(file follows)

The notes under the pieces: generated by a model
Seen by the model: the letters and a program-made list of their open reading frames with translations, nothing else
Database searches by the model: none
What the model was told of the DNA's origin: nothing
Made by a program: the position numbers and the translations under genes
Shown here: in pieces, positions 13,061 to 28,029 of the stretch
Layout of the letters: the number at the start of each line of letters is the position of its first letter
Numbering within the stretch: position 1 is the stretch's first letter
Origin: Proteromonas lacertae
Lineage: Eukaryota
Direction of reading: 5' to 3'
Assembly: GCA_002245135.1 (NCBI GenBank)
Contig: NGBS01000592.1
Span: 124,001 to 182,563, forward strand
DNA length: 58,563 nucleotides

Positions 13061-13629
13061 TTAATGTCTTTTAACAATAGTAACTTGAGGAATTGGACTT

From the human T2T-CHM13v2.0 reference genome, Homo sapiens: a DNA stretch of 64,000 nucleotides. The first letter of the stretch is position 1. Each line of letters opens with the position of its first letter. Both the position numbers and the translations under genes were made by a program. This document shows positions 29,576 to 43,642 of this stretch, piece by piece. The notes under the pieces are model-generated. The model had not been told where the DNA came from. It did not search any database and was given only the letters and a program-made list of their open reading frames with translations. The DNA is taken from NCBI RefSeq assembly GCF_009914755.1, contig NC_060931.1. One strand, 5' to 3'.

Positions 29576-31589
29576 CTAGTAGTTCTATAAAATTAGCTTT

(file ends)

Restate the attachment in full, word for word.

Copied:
The notes under the pieces: generated by a model
Seen by the model: the letters and a program-made list of their open reading frames with translations, nothing else
Database searches by the model: none
What the model was told of the DNA's origin: nothing
Made by a program: the position numbers and the translations under genes
Shown here: in pieces, positions 13,061 to 28,029 of the stretch
Layout of the letters: the number at the start of each line of letters is the position of its first letter
Numbering within the stretch: position 1 is the stretch's first letter
Origin: Proteromonas lacertae
Lineage: Eukaryota
Direction of reading: 5' to 3'
Assembly: GCA_002245135.1 (NCBI GenBank)
Contig: NGBS01000592.1
Span: 124,001 to 182,563, forward strand
DNA length: 58,563 nucleotides

Positions 13061-13629
13061 TTAATGTCTTTTAACAATAGTAACTTGAGGAATTGGACTT

From the human T2T-CHM13v2.0 reference genome, Homo sapiens: a DNA stretch of 64,000 nucleotides. The first letter of the stretch is position 1. Each line of letters opens with the position of its first letter. Both the position numbers and the translations under genes were made by a program. This document shows positions 29,576 to 43,642 of this stretch, piece by piece. The notes under the pieces are model-generated. The model had not been told where the DNA came from. It did not search any database and was given only the letters and a program-made list of their open reading frames with translations. The DNA is taken from NCBI RefSeq assembly GCF_009914755.1, contig NC_060931.1. One strand, 5' to 3'.

Positions 29576-31589
29576 CTAGTAGTTCTATAAAATTAGCTTT